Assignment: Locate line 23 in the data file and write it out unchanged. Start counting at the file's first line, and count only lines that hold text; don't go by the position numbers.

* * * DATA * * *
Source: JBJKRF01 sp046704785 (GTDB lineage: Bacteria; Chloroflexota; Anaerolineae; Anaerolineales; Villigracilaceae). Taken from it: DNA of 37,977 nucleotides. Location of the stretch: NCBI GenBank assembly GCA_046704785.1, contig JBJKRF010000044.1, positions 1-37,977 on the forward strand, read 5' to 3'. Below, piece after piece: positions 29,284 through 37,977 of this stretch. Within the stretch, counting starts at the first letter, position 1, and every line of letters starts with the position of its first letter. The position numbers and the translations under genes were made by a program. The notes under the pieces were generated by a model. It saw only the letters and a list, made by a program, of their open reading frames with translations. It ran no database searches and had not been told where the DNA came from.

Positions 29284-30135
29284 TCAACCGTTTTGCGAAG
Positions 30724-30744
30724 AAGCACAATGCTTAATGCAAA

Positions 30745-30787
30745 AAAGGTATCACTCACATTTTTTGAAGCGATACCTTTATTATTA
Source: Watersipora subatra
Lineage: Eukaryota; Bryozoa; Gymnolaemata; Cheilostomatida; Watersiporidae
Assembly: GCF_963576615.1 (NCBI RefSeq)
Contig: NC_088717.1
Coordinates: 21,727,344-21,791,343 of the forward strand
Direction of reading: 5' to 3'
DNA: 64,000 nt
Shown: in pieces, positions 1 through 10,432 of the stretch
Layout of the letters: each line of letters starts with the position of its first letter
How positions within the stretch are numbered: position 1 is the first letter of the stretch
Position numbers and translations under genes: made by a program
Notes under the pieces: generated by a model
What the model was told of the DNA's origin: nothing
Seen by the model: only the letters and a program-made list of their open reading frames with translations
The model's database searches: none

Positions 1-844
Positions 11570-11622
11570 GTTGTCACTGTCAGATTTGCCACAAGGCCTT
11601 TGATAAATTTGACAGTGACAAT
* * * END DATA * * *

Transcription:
Positions 1-844